Last week, the team at OpenAI made it possible for humans to play the OpenAI Five bot at Dota 2 online. The results were staggering – over a period of just a few days, from April 18 to April 21, OpenAI Five had a win rate of 99.4%, winning 7,215 games (that includes humans giving up and abandoning their games 3,140 times) and losing only 42.
OpenAI Five spent the weekend playing with and against humans at Dota 2. Final win rate versus the Internet: 99.4%.
Competitive games won: 7,215
Competitive games lost: 42
Cooperative games played: 35,466
Total time spent playing: 10.7 years
Number of human players: 30,937
— OpenAI (@OpenAI) April 22, 2019
What does OpenAI Five’s Dota 2 dominance tell us about artificial intelligence?
The dominance of OpenAI Five over the weekend is important because it indicates that it is possible to build artificial intelligence that can deal with complex strategic decision-making consistently.
Indeed, that’s what sets this experiment apart from other artificial intelligence gaming challenges – from the showdown with OG to DeepMind’s AlphaZero defeating a professional Go and chess players, bots are typically playing individuals or small teams of players. By taking on the world, it would appear that OpenAI have developed an artificial intelligence system that a large group of intelligent humans with specific domain experience have found it consistently difficult to out-think.
Learning how to win
The key issue when it comes to artificial intelligence and games – Dota 2 or otherwise – is the ability of the bot to learn.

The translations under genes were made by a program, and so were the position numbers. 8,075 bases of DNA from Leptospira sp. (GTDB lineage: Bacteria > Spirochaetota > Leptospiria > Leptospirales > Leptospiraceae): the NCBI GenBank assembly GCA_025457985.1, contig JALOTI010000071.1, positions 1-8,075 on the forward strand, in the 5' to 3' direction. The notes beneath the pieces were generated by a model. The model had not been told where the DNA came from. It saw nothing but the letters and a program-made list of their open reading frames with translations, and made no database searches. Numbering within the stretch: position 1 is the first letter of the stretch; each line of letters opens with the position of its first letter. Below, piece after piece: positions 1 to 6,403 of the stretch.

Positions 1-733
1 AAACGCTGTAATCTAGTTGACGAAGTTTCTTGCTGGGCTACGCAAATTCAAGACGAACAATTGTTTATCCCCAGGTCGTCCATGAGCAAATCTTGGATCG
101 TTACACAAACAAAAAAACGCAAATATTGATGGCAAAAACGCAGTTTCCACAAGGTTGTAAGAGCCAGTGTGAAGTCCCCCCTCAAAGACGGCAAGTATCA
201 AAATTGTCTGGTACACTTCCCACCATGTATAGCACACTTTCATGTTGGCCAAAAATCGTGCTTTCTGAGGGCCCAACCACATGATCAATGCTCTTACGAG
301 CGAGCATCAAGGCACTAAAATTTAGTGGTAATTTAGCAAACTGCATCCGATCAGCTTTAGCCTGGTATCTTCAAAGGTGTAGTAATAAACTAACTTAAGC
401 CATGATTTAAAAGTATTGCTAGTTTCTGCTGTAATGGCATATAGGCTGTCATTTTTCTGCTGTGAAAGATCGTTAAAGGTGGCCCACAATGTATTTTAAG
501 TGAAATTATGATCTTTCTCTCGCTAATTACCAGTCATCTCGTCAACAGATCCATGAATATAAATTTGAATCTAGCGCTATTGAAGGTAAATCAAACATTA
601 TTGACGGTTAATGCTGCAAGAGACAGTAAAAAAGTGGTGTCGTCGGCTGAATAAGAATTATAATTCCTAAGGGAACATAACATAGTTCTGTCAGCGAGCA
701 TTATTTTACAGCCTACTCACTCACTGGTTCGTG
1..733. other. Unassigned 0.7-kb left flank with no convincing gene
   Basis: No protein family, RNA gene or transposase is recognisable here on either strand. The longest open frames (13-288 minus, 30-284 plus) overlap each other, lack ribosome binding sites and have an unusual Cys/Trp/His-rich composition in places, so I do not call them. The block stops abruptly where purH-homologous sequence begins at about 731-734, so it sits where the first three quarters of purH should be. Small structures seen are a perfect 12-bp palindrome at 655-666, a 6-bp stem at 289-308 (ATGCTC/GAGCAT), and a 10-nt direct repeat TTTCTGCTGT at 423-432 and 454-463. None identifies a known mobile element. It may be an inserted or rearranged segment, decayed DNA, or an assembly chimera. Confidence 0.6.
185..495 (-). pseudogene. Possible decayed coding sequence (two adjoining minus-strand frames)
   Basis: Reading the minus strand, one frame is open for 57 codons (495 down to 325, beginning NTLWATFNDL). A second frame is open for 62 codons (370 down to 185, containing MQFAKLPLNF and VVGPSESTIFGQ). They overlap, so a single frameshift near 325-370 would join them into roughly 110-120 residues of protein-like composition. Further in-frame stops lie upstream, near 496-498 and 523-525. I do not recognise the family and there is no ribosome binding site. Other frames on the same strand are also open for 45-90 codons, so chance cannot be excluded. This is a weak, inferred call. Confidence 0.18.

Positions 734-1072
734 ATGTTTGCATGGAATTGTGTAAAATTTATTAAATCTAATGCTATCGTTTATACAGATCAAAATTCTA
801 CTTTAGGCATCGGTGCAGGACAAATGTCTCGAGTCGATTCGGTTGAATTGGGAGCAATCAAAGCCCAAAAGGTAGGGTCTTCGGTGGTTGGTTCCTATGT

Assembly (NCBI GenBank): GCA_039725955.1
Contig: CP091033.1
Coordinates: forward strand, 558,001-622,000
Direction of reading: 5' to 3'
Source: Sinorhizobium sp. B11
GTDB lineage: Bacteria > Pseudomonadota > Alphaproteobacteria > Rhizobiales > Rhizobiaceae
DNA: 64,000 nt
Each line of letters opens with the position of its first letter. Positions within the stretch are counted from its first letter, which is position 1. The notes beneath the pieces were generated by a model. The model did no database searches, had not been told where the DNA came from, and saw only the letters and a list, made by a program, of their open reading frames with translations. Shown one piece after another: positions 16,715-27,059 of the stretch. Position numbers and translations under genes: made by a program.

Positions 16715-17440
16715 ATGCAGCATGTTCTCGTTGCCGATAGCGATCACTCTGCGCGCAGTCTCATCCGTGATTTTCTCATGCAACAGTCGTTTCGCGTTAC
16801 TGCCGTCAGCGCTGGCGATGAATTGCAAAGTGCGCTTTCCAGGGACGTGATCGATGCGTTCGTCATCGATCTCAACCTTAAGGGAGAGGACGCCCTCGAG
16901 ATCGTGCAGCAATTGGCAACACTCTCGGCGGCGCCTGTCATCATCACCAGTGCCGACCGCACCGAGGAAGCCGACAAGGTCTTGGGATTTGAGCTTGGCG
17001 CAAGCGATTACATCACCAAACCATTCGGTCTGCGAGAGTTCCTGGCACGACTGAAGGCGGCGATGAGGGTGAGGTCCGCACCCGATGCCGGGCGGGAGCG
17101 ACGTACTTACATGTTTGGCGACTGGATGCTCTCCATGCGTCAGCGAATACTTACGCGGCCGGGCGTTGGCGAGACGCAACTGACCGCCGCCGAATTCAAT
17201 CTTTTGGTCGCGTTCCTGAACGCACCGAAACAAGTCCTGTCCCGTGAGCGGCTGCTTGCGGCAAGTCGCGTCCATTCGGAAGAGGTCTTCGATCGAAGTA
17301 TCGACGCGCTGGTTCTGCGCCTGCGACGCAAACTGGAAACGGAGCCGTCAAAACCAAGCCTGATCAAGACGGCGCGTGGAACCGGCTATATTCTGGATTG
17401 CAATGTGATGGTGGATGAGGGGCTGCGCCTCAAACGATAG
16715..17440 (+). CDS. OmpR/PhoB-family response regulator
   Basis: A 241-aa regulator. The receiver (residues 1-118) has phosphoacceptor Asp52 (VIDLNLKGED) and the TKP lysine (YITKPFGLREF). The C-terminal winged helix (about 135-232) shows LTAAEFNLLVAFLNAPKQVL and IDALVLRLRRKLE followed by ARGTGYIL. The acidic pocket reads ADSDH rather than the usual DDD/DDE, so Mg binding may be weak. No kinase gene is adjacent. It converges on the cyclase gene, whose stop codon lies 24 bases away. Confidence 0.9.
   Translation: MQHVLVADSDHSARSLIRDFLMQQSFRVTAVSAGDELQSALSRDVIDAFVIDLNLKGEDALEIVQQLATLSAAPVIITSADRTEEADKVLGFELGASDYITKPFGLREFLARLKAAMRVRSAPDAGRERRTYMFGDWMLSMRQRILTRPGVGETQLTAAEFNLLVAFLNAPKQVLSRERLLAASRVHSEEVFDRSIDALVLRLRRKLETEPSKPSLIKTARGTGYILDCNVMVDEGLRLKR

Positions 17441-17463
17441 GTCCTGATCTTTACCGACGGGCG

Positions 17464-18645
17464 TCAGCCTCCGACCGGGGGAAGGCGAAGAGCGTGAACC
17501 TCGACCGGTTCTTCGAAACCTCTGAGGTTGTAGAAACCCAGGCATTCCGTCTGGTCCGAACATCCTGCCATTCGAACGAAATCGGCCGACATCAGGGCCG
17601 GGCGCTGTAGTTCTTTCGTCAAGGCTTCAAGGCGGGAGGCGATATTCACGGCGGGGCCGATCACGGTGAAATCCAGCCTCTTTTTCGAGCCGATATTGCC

One Dota 2 gamer, quoted on a Reddit thread, said “the bots are locked, they are not learning, but we humans are. We will win.”
This is true – up to a point. The reality is that they aren’t locked – they are, in fact, continually learning, processing the consequences of every decision that is made and feeding it into its system. And although adaptability will remain an issue for any artificial intelligence system, the more games it plays and the more strategies it ‘learns’ it will essentially build adaptability into its system.
This is something OpenAI CTO Greg Brockman noted when responding to suggestions that OpenAI Five’s tiny proportion of defeats indicates a lack of adaptability.
“When we lost at The International (100% vs pro teams), they said it was because Five can’t do strategy. So we trained for longer. When we lose (0.7% vs the entire Internet), they say it’s because Five can’t adapt.”
When we lost at The International (100% vs pro teams), they said it was because Five can’t do strategy.
So we trained for longer.
When we lose (0.7% vs the entire Internet), they say it’s because Five can’t adapt.
If we train for longer…???https://t.co/RvgadZjPUE
— Greg Brockman (@gdb) April 21, 2019
It’s important to remember that this doesn’t necessarily signal that much about the possibility of Artificial General Intelligence. OpenAI Five’s decision making power is centered around a very specific domain – even if it is one that is relatively complex.
However, it does highlight that the relationship between video games and artificial intelligence is particularly important. On the one hand, video games are a space that can help us develop AI further and explore the boundaries of what’s possible. But equally, AI will likely evolve the way we think about gaming – and esports – too.